More than 10 days after an earthquake that killed more than 39,000 people in Turkey and neighboring Syria, a teenage girl is pulled from the rubble in Turkey and the families of the missing are awaiting news of her safety.
Broadcaster TRT Haber reports that a 17-year-old girl has been rescued in southeastern Turkey’s Kahramanmaras province, 248 hours after a magnitude 7.8 earthquake struck Turkey at midnight on 6 February.
Footage showed her being carried on her stretcher to an ambulance covered in a golden winter blanket.
The deadliest earthquake in Turkey’s modern history has killed 36,187 people, officials said. Thousands more have died in Syria, and the quake exacerbates the humanitarian crisis caused by 12 years of war.
Several people were also confirmed alive in Turkey on Wednesday, but reports of such rescues are becoming scarcer. Turkish and Syrian authorities have not yet announced how many people are still missing.
Humanitarian assistance is needed as millions of people become homeless in the freezing cold of winter.
In Kahramanmaras, Turkey, a photo of two missing children was tied to a tree near the apartment complex where they lived.
“My parents are dead,” said Bayram Nakar, who survived the earthquake. He waited with other masked locals as bulldozers removed a huge pile of shattered concrete and twisted metal rods behind a tree.
He said the bodies of the children’s parents were still under the rubble. “My father’s name is Attila Sariirdiz. Her body has not been found yet. When the excavator clears the rubble, we will find her parents.”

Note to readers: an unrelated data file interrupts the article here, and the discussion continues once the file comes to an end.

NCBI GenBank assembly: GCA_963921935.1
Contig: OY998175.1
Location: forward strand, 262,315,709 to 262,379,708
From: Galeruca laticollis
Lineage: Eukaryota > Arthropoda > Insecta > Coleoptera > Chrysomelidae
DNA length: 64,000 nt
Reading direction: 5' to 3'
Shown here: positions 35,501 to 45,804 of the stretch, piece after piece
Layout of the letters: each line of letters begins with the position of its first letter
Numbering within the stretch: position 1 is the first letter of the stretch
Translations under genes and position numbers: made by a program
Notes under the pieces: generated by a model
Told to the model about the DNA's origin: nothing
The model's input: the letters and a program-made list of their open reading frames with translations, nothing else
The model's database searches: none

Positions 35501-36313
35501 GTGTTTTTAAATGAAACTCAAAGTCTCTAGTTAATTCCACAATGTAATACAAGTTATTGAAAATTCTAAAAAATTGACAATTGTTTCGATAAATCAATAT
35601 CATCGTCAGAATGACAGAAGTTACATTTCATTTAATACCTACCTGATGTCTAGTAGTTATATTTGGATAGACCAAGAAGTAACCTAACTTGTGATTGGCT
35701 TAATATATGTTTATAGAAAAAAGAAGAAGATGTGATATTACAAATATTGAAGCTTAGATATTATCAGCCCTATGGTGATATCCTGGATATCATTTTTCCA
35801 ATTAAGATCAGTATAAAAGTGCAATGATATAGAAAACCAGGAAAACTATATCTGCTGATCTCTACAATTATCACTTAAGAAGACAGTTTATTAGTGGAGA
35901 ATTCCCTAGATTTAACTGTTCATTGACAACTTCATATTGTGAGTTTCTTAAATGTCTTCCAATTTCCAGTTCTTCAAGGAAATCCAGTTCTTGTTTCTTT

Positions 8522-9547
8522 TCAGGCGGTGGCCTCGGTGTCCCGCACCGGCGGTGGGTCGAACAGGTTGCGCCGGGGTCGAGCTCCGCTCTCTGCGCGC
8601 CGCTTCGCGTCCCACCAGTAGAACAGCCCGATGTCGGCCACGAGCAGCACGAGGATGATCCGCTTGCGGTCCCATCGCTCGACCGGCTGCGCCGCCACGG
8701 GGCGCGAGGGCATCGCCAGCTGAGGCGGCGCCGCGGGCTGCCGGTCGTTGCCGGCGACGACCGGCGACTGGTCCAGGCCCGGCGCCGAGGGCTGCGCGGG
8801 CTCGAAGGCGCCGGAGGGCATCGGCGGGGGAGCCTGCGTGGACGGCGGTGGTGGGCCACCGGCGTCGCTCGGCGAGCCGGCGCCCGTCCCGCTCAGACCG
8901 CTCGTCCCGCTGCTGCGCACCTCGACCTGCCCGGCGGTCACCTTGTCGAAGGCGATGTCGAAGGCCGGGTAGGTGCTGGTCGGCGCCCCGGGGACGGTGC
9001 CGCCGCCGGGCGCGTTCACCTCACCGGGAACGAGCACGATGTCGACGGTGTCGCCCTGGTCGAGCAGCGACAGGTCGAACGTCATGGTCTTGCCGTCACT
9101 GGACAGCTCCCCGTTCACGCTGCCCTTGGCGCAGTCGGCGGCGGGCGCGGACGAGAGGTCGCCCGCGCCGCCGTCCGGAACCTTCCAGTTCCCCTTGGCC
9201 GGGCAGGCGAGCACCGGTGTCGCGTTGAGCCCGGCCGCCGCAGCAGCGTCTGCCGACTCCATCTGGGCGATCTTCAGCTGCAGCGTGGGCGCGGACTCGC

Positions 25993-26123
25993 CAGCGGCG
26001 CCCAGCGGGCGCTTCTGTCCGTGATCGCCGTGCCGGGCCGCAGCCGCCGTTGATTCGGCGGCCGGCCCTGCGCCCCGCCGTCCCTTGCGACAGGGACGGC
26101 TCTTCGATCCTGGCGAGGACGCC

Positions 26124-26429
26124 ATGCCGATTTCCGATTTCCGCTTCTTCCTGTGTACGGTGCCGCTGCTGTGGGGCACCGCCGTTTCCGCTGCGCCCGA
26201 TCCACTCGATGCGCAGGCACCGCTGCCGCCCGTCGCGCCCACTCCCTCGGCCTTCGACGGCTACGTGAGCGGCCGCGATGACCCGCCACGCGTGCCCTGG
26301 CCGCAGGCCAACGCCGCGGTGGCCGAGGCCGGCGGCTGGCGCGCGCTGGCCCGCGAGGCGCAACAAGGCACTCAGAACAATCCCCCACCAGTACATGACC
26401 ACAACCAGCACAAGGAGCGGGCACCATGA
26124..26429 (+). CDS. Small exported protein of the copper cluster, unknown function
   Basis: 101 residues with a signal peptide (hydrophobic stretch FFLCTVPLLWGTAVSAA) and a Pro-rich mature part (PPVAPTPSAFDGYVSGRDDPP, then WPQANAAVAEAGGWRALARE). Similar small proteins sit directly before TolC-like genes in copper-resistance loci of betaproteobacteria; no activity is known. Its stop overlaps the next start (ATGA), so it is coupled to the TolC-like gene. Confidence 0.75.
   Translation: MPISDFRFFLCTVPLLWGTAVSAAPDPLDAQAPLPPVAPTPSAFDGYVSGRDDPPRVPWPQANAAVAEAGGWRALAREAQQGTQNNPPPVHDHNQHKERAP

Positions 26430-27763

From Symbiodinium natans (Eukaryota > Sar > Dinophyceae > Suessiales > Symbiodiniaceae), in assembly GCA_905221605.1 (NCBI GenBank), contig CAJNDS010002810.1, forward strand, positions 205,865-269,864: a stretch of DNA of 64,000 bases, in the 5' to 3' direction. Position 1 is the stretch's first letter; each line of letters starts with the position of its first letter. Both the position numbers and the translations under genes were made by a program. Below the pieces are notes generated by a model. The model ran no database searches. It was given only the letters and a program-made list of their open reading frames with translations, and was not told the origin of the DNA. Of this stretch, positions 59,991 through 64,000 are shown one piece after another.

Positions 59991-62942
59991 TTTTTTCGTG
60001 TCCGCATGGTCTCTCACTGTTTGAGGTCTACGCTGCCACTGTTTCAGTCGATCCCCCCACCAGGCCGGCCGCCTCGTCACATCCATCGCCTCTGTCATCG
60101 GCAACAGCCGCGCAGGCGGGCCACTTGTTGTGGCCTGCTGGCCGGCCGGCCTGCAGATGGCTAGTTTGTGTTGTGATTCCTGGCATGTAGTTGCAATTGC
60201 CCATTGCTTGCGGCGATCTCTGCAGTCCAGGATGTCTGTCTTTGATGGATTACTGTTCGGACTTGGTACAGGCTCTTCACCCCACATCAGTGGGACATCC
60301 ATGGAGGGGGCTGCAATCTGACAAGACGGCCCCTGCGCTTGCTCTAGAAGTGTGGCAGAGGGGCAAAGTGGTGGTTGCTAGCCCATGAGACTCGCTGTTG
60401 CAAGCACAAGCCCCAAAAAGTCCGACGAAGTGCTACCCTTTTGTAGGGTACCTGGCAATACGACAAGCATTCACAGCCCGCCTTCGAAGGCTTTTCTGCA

More than 4,300 aftershocks have hit the affected areas since the first, according to Turkey’s Disaster and Emergency Administration (AFAD).
The Syrian government puts the death toll in its controlled areas at 1,414, which it says is the final number.
Most of the deaths in Syria have occurred in the rebel-held northwest, but rescuers say no survivors have been found in the area since February 9 and efforts are underway to rescue survivors. Focused.
With much of the region’s sanitation infrastructure damaged or unusable, health authorities face a difficult task to keep people from getting sick.
Relief efforts in the northwest have been hampered by conflict, and many feel abandoned as aid is directed to other areas of the vast disaster area.
The World Health Organization (WHO) said Wednesday it was particularly concerned about the lives of people in the northwest.
Aid shipments from Turkey came to a complete halt shortly after the earthquake as routes used by the United Nations were temporarily blocked.
Earlier this week, Syrian President Bashar al-Assad approved the opening of two more aid crossings, more than a week after the earthquake struck. The WHO is urging the president to authorize the opening of more access points.
A spokesman for the United Nations Office for the Coordination of Humanitarian Affairs told Reuters that as of Thursday, 119 UN trucks had passed through the border crossings of Bab al-Hawa and Bab al-Salam since the earthquake struck. .
Aid consists of food, essential medicines, tents and other shelter supplies, and, in areas with ongoing cholera outbreaks, cholera test kits.
On Wednesday, the UK announced two new measures to make it easier for humanitarian agencies supporting earthquake relief efforts to operate in Syria without violating sanctions imposed on the Assad regime and its supporters. announced that it will be licensed.
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